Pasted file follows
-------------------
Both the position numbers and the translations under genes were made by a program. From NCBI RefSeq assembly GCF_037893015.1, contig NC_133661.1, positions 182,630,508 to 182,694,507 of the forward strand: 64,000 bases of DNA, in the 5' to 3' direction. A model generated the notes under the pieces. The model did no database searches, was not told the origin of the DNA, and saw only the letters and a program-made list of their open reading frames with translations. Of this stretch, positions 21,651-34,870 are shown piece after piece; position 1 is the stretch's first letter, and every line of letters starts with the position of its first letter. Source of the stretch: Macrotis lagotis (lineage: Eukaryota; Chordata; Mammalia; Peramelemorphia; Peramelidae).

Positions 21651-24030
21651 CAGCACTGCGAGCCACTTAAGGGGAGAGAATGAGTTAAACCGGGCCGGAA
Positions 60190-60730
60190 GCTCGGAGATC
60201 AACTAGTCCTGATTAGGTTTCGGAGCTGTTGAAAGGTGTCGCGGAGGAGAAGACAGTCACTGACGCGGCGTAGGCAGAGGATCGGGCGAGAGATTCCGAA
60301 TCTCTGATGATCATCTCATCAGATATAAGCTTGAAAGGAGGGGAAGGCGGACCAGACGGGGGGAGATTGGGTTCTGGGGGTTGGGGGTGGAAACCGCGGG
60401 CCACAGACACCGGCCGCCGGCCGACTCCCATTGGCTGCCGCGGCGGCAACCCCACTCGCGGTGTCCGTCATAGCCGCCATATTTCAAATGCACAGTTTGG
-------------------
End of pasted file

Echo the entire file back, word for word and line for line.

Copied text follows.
Both the position numbers and the translations under genes were made by a program. From NCBI RefSeq assembly GCF_037893015.1, contig NC_133661.1, positions 182,630,508 to 182,694,507 of the forward strand: 64,000 bases of DNA, in the 5' to 3' direction. A model generated the notes under the pieces. The model did no database searches, was not told the origin of the DNA, and saw only the letters and a program-made list of their open reading frames with translations. Of this stretch, positions 21,651-34,870 are shown piece after piece; position 1 is the stretch's first letter, and every line of letters starts with the position of its first letter. Source of the stretch: Macrotis lagotis (lineage: Eukaryota; Chordata; Mammalia; Peramelemorphia; Peramelidae).

Positions 21651-24030
21651 CAGCACTGCGAGCCACTTAAGGGGAGAGAATGAGTTAAACCGGGCCGGAA
Positions 60190-60730
60190 GCTCGGAGATC
60201 AACTAGTCCTGATTAGGTTTCGGAGCTGTTGAAAGGTGTCGCGGAGGAGAAGACAGTCACTGACGCGGCGTAGGCAGAGGATCGGGCGAGAGATTCCGAA
60301 TCTCTGATGATCATCTCATCAGATATAAGCTTGAAAGGAGGGGAAGGCGGACCAGACGGGGGGAGATTGGGTTCTGGGGGTTGGGGGTGGAAACCGCGGG
60401 CCACAGACACCGGCCGCCGGCCGACTCCCATTGGCTGCCGCGGCGGCAACCCCACTCGCGGTGTCCGTCATAGCCGCCATATTTCAAATGCACAGTTTGG